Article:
HTTP/1.0 200 OK Content-Type: text/html Drug Case Evidence Tossed
Pubdate: Tue, 28 Oct 2008
Source: Chronicle Herald (CN NS)
Copyright: 2008 The Halifax Herald Limited
Author: Jennifer Stewart


No Grounds For Stroke-Of-Luck Search, Judge Rules

It seemed a stroke of luck for Halifax Regional Police that a pair of
officers responding to a car accident last year found a large quantity
of drugs and a loaded handgun stashed in one of the damaged vehicles.

But their luck changed Monday when a Nova Scotia Supreme Court judge
ruled that the constables lied to Christopher Henderson in order to
search his car because they knew they had no grounds for a warrant.

In her decision, Justice Suzanne Hood said the young man's charter
rights clearly had been violated and she tossed out all the evidence.

As a result, the Crown withdrew the drug and weapons charges against
Mr. Henderson.

At an earlier hearing, the court heard that Mr. Henderson was involved
in a minor two-car accident on Victoria Road in Dartmouth on July 16,

While the other driver called the police, Mr. Henderson stashed his
sweatshirt and some baggies of marijuana in the trunk of his vehicle,
believing that was a private place the police couldn't look.

Also hidden in the car was a loaded .38-calibre handgun, roughly five
grams of hash and a 246-gram block of compressed marijuana.

When the police arrived, a passerby who had seen Mr. Henderson move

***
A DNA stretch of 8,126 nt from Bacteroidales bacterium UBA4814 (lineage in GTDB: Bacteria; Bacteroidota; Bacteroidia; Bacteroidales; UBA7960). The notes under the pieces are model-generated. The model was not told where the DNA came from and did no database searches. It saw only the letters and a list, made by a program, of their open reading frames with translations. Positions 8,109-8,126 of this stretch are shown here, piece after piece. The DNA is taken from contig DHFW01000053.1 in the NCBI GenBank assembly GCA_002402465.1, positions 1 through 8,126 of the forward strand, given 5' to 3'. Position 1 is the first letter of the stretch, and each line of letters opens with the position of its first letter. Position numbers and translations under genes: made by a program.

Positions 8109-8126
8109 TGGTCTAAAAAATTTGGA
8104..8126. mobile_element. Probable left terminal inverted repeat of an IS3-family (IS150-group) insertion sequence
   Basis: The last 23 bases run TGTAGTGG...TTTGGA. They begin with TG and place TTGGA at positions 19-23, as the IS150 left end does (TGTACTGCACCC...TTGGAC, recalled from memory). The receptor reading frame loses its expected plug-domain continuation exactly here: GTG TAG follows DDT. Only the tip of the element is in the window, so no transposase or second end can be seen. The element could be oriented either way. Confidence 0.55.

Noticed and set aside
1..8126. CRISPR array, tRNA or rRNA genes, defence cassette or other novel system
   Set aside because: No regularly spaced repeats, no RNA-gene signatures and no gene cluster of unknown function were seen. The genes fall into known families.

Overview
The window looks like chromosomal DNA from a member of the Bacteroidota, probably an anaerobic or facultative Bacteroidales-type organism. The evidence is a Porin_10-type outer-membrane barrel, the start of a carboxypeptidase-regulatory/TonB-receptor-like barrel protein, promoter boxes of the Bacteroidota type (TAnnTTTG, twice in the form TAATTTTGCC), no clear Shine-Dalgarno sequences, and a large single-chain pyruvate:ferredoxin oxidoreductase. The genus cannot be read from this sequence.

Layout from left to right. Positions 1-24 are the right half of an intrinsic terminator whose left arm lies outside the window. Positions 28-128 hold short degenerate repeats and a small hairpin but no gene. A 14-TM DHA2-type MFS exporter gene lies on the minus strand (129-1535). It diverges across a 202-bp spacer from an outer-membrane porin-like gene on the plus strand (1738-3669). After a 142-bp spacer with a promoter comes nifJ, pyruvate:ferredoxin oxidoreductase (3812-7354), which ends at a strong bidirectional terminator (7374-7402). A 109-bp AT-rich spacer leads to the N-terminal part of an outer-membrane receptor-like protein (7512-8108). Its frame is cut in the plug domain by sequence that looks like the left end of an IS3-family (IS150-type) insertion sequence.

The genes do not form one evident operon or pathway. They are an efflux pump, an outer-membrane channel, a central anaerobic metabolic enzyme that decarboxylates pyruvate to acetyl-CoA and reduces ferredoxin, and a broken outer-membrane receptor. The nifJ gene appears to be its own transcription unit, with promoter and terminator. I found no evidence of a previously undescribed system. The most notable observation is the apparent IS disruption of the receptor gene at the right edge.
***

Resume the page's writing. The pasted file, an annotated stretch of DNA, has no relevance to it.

the items passed the tidbit along to one of the officers.

Instead of speaking with the witness further and possibly gaining
probable grounds for a search, Justice Hood said the officer made a
note of the "vague" comment and took matters into his own hands.

During a routine check of the damaged vehicle, the officer told Mr.
Henderson he smelled gas and asked him to pop the trunk.

There was conflicting testimony as to whether the officer told Mr.
Henderson he was looking for damage to the gas line or whether the man
just assumed that's what he was doing. But when the officers' notes
didn't jibe with their testimony in court, the judge favoured Mr.
Henderson's version of events.

Justice Hood said she thinks the officer assumed Mr. Henderson was
hiding something when he was reluctant to open the trunk. She said it
seems the officer knew he had no grounds for a search, so he made up
the story of smelling gas.

"His guess turned out to be correct, but that is not grounds for a
search," she said. "It was an unfortunate lapse of judgment on his

Although she had concerns that excluding the evidence would hamper the
public's faith in the justice system, Justice Hood decided that any
"reasonable" person who knew all the facts would agree that the search
was bad.
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